WHEELING, W.Va. (WTRF) — The Wheeling Symphony Orchestra is calling on its audience to hold conversation usually discouraged at the dinner table: the crossover of politics and music.
Through the first-of-its-kind Festival of Ideas, they want to transport you to conversations that were had in 1890 Germany or in 1930 Chicago.
Throughout the month of May, they are examining three starkly different composers, all whose works will be featured in their concert come May 20th.
Florence Price was a Black woman of the 20th century. Many of whose pieces were not performed because of the prejudices against her.
Richard Wagner, who may be the greatest operettic composer ever, but a horrible anti-Semite, will be examined under the light of Rabbi Joshua Lief.
And Dimitri Shostakovich, a 20th century composer, oppressed by the Soviet government under Joseph Stalin.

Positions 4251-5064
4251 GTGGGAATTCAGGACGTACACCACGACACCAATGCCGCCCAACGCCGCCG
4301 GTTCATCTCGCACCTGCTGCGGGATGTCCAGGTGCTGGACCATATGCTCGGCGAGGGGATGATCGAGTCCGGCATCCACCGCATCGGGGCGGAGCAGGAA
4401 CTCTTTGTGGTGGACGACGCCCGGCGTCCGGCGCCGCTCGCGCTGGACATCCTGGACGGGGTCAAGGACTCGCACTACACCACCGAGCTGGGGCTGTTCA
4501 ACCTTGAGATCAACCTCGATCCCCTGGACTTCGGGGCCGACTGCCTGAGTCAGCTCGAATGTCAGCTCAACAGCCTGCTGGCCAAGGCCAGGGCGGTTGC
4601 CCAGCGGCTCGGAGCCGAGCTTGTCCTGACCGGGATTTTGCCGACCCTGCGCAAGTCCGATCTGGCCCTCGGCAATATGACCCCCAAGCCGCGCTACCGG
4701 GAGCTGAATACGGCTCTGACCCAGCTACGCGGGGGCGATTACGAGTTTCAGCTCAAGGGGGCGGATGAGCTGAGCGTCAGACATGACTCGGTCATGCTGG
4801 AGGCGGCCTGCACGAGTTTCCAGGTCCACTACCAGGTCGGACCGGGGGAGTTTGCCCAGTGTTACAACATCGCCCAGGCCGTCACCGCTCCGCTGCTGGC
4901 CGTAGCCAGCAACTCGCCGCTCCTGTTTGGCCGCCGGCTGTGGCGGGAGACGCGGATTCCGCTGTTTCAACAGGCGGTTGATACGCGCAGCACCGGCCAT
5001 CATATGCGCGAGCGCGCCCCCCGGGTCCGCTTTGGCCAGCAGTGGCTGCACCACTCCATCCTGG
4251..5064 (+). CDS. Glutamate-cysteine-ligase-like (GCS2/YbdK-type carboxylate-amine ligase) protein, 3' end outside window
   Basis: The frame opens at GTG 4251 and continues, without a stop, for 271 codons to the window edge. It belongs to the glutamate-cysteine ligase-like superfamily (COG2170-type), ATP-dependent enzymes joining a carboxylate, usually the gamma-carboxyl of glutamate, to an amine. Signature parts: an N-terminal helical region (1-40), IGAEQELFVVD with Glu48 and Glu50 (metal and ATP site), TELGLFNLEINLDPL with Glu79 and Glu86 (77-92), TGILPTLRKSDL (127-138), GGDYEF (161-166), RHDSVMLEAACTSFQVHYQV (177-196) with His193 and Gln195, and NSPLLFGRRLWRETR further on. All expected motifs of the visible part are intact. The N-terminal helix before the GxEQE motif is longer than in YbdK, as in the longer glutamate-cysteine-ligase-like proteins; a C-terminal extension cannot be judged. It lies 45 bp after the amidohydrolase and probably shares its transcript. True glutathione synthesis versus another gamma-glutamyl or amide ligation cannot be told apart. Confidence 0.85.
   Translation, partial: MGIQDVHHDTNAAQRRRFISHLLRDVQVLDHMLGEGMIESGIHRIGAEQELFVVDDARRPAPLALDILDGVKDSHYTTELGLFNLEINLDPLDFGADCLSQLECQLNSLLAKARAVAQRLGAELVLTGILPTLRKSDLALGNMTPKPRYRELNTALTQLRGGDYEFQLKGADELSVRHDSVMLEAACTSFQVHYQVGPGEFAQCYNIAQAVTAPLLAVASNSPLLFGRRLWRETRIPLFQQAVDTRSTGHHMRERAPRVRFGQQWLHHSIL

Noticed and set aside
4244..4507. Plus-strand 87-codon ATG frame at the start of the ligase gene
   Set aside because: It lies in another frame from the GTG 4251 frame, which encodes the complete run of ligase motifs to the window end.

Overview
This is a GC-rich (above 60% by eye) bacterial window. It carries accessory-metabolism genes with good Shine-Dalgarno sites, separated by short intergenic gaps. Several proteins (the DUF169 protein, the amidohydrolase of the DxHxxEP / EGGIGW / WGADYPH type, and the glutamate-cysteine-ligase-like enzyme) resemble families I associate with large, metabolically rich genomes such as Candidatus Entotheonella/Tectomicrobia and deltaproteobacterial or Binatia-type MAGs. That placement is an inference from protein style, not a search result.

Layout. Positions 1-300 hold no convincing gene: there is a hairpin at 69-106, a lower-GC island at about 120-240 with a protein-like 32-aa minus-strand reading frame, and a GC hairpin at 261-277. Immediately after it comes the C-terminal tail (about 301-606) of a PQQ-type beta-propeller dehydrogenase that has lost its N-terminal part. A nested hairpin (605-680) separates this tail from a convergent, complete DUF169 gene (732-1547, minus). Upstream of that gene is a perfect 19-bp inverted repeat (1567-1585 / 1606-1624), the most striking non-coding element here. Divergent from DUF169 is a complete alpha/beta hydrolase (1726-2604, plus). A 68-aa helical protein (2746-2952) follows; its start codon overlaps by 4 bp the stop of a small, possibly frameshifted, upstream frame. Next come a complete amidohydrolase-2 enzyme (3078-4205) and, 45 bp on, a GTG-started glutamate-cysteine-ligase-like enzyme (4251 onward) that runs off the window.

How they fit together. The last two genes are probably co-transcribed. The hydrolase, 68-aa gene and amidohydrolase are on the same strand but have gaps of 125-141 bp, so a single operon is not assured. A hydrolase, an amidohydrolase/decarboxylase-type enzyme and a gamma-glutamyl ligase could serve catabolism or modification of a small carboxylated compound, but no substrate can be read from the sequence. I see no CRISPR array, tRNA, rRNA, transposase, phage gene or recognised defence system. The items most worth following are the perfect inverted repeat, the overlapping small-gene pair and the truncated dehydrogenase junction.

“When we organized the Festival of Ideas, we had no idea how temporally significant this would be because the same thing is happening in Russia to its artists right now under Vladimir Putin. We’re looking at a world that is volatile, where cancel culture is going on, where governments are feeling it’s okay to disrespect the autonomy of its artists.”
John Devlin, Music Director of Wheeling Symphony Orchestra
May 3rd kicks off the Festival of Ideas, starting at noon at Vance Memorial Presbyterian Church.
All these discussions are free for the public, leading up to the masterworks concert on May 20th at 7:30 PM at the Capitol Theatre.
For a full list of dates and times, head to Wheeling Symphony’s website.